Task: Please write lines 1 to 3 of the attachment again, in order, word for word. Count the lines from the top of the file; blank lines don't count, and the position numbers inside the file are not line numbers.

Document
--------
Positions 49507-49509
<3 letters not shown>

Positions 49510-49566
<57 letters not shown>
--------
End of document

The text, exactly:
Positions 49507-49509
<3 letters not shown>

Positions 49510-49566